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Walsh announces initiative to aid homeless, at-risk veterans

Boston Mayor Martin Walsh announced that the City of Boston secured $3.8 million in resources to aid homeless or at-risk veterans. PHOTO BY GRACE BOWDEN/DAILY FREE PRESS CONTRIBUTOR
Boston Mayor Martin Walsh announced that the City of Boston secured $3.8 million in resources to aid homeless or at-risk veterans. PHOTO BY GRACE BOWDEN/DAILY FREE PRESS CONTRIBUTOR

Boston Mayor Martin Walsh announced Monday that the city secured funding for an initiative to end veteran homelessness in Boston by 2015, a part of a larger nationwide effort to address the issue.

First introduced in July, the mayor created the Mayor’s Challenge to end veterans’ homelessness and set a public goal to provide housing for more than 400 homeless veterans in Boston by the time the project is completed, according to the initiative’s press release. The U.S. Department of Veterans Affairs is providing a $3 million grant to the Supportive Services for Veteran Families Program in Boston to assist some of the city’s major veteran homelessness support and prevention centers.

“The collective work of the New England Center for Homeless Veterans and Pine Street Inn, along with the City’s Department of Neighborhood Development, the Boston Housing Authority and the Boston Public Health Commission, has helped this city take a major step forward in ending homelessness for veterans,” Walsh said in the release.

There are veterans coming into the city’s system every day, which will make it difficult to house every homeless veteran by 2015, said Elizabeth Doyle, deputy director of Boston’s Department of Neighborhood Development, but the grant goes a long way in reducing the number of Boston’s homeless veterans, as well as in reducing the length of time spent in shelter housing.

“The grant is looking not only at housing efforts,” she said. “It will pay for rental assistance and case management as well as support assistance mental health resources will be provided, and we are working on partnering with the Boston Public Health Commission.”

Doyle said the program is not about eliminating homelessness, but it is a matter of “developing a system.”

“One of the things about Boston [is that] many veterans from other parts of the state travel here for services as a large city,” she said. “There is currently a national focus on this, and therefore, there is a local focus as well. The mayor is committed to helping in this short amount of time.”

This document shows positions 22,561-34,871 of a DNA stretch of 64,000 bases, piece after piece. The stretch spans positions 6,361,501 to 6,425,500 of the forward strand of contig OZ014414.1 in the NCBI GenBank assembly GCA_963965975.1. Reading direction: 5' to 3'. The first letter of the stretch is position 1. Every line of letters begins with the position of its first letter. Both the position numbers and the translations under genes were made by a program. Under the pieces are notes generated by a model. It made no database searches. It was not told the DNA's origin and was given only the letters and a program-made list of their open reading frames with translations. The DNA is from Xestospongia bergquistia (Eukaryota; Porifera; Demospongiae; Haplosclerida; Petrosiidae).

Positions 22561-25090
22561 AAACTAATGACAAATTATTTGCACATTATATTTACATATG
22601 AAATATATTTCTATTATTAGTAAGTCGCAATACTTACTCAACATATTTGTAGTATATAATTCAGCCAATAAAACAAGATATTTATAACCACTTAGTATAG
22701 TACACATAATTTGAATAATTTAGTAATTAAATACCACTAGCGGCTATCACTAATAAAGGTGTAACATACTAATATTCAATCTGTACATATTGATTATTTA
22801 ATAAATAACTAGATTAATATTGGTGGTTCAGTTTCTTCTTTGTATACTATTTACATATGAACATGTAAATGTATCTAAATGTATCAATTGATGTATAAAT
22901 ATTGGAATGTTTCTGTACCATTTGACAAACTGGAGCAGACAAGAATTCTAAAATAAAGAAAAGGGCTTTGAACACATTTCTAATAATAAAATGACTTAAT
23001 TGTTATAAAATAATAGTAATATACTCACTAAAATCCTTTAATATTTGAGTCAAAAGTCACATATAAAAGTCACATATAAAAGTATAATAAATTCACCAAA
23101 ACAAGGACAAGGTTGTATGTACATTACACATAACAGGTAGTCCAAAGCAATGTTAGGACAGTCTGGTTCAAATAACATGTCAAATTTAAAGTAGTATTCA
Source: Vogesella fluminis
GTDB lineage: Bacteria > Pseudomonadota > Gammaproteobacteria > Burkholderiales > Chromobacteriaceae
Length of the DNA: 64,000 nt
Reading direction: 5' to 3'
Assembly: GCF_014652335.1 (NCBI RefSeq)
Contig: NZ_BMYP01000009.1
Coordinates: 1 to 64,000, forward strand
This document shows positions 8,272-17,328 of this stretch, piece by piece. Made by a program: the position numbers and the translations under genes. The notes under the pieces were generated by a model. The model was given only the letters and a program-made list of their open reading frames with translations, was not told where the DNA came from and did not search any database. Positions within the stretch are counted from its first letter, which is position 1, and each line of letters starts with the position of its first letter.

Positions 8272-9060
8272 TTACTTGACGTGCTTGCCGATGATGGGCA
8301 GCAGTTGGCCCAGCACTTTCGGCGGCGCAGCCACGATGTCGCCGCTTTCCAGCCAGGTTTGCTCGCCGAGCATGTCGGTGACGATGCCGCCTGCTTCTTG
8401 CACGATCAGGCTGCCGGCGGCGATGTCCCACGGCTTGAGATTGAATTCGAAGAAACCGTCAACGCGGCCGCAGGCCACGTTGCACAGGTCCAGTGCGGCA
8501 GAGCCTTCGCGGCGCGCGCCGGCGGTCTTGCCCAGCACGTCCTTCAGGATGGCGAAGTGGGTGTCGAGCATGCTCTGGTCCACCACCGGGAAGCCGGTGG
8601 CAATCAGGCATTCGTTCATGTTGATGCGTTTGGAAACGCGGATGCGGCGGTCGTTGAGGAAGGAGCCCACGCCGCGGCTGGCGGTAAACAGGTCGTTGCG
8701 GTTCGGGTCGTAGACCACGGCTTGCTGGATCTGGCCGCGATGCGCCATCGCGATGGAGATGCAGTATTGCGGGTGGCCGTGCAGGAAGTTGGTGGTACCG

Forty percent of the grant’s funds will be for direct financial assistance to homeless and at-risk veterans for rental assistance and security costs, along with other move-in expenses. Forty-five percent will go to support services for veterans who are homeless or at-risk, and 15 percent will go toward supplies, equipment and administrative costs, Doyle said.

Boston’s New England Center for Homeless Veterans President and CEO Andrew McCawley said NECHV applied for the grant for the Pine Street Inn and worked closely with the Department of Neighborhood Development. Their nightly census of homeless veterans who are staying in their center has determined that about 290 homeless veterans stay each night, a number that has remained consistent over the weeks.

McCawley said he hopes the center can “intercede and provide services and assistance to veterans and their families.”

Several residents of Boston said they are glad to see Boston giving back to America’s war heroes.

Alex Wilson, 23, of Beacon Hill, said it is important for residents to support the people who have dedicated their lives to supporting the country.

“It is our job to return the favor and protect them once they come home,” she said. “I don’t think it is realistic to expect this entire problem to be solved by 2015, but there are so many veterans who need help and support that even if it is just a first step, hundreds will be helped and a foundation will be established to help more in the future.”

Denise Miller, 42, of Dorchester, said the mayor’s announcement brings hope to many organizations and veterans who want to see improvements in the system, but the cost may be too high.

“$3.8 million is definitely too much money,” she said. “It is not very good for the economy to focus so much monetary attention on such a small issue when bigger situations such as the Boston Public Schools system are in need of attention.”

John O’Brien, 25, of the North End, said the program needed to be revised before being implemented.

“The issues that cause homelessness go way beyond providing housing, veterans’ substance abuse and mental health issues would also have to be addressed, and I seriously doubt they could solve it all by next year,” he said. “If anything at all, this project allows the mayor to sound like he is working on homelessness.”

One Comment

  1. Warehousing the homeless veterans in jammed-packed prison-like shelters is not HOUSING!